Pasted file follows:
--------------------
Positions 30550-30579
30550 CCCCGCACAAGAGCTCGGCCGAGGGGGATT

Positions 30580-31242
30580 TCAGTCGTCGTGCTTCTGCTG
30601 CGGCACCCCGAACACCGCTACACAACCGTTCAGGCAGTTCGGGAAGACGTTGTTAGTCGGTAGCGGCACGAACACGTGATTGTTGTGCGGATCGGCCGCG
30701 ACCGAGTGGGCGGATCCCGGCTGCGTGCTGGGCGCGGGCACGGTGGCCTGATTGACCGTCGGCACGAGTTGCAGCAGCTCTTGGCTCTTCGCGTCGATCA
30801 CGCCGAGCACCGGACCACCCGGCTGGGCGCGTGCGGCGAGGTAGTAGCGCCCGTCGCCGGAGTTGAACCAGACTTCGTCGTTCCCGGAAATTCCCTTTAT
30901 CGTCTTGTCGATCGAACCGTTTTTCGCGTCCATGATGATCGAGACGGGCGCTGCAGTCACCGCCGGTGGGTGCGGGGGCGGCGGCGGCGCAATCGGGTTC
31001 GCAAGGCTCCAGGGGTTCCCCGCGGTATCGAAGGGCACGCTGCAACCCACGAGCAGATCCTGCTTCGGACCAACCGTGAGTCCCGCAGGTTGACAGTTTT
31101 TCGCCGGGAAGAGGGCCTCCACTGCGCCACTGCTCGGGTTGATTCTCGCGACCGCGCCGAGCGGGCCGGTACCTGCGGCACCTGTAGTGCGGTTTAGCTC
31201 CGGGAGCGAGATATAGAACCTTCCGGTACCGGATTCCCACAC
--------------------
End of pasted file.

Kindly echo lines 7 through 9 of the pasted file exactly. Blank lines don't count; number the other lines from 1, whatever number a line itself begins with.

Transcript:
30801 CGCCGAGCACCGGACCACCCGGCTGGGCGCGTGCGGCGAGGTAGTAGCGCCCGTCGCCGGAGTTGAACCAGACTTCGTCGTTCCCGGAAATTCCCTTTAT
30901 CGTCTTGTCGATCGAACCGTTTTTCGCGTCCATGATGATCGAGACGGGCGCTGCAGTCACCGCCGGTGGGTGCGGGGGCGGCGGCGGCGCAATCGGGTTC
31001 GCAAGGCTCCAGGGGTTCCCCGCGGTATCGAAGGGCACGCTGCAACCCACGAGCAGATCCTGCTTCGGACCAACCGTGAGTCCCGCAGGTTGACAGTTTT